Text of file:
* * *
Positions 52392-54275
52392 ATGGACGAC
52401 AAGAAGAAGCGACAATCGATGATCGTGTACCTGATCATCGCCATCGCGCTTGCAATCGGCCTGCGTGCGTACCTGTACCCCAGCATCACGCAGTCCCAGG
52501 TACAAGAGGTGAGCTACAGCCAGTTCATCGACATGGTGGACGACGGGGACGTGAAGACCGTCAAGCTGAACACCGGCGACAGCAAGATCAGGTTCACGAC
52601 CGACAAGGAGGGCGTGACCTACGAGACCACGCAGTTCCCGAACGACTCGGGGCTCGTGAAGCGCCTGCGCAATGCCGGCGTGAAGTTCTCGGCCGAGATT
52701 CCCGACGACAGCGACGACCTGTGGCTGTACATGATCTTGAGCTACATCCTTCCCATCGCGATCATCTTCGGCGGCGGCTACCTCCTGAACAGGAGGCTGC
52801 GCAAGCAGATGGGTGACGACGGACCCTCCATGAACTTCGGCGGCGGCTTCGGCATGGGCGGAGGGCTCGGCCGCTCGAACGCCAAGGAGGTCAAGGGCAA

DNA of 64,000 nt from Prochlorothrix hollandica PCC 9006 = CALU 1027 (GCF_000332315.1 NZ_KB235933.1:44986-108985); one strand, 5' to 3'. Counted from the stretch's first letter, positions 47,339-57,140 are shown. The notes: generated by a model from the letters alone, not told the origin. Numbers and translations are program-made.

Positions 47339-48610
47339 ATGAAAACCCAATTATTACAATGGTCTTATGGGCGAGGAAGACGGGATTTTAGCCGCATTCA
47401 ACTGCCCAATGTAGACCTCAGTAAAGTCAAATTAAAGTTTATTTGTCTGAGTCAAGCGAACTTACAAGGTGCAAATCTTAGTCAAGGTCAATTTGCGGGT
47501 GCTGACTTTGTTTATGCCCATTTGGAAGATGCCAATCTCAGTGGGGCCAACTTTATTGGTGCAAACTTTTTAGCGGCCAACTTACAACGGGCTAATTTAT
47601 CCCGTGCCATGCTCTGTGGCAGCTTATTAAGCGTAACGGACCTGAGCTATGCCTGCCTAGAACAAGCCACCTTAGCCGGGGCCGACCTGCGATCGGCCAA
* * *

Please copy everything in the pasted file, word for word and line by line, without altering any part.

Positions 52392-54275
52392 ATGGACGAC
52401 AAGAAGAAGCGACAATCGATGATCGTGTACCTGATCATCGCCATCGCGCTTGCAATCGGCCTGCGTGCGTACCTGTACCCCAGCATCACGCAGTCCCAGG
52501 TACAAGAGGTGAGCTACAGCCAGTTCATCGACATGGTGGACGACGGGGACGTGAAGACCGTCAAGCTGAACACCGGCGACAGCAAGATCAGGTTCACGAC
52601 CGACAAGGAGGGCGTGACCTACGAGACCACGCAGTTCCCGAACGACTCGGGGCTCGTGAAGCGCCTGCGCAATGCCGGCGTGAAGTTCTCGGCCGAGATT
52701 CCCGACGACAGCGACGACCTGTGGCTGTACATGATCTTGAGCTACATCCTTCCCATCGCGATCATCTTCGGCGGCGGCTACCTCCTGAACAGGAGGCTGC
52801 GCAAGCAGATGGGTGACGACGGACCCTCCATGAACTTCGGCGGCGGCTTCGGCATGGGCGGAGGGCTCGGCCGCTCGAACGCCAAGGAGGTCAAGGGCAA

DNA of 64,000 nt from Prochlorothrix hollandica PCC 9006 = CALU 1027 (GCF_000332315.1 NZ_KB235933.1:44986-108985); one strand, 5' to 3'. Counted from the stretch's first letter, positions 47,339-57,140 are shown. The notes: generated by a model from the letters alone, not told the origin. Numbers and translations are program-made.

Positions 47339-48610
47339 ATGAAAACCCAATTATTACAATGGTCTTATGGGCGAGGAAGACGGGATTTTAGCCGCATTCA
47401 ACTGCCCAATGTAGACCTCAGTAAAGTCAAATTAAAGTTTATTTGTCTGAGTCAAGCGAACTTACAAGGTGCAAATCTTAGTCAAGGTCAATTTGCGGGT
47501 GCTGACTTTGTTTATGCCCATTTGGAAGATGCCAATCTCAGTGGGGCCAACTTTATTGGTGCAAACTTTTTAGCGGCCAACTTACAACGGGCTAATTTAT
47601 CCCGTGCCATGCTCTGTGGCAGCTTATTAAGCGTAACGGACCTGAGCTATGCCTGCCTAGAACAAGCCACCTTAGCCGGGGCCGACCTGCGATCGGCCAA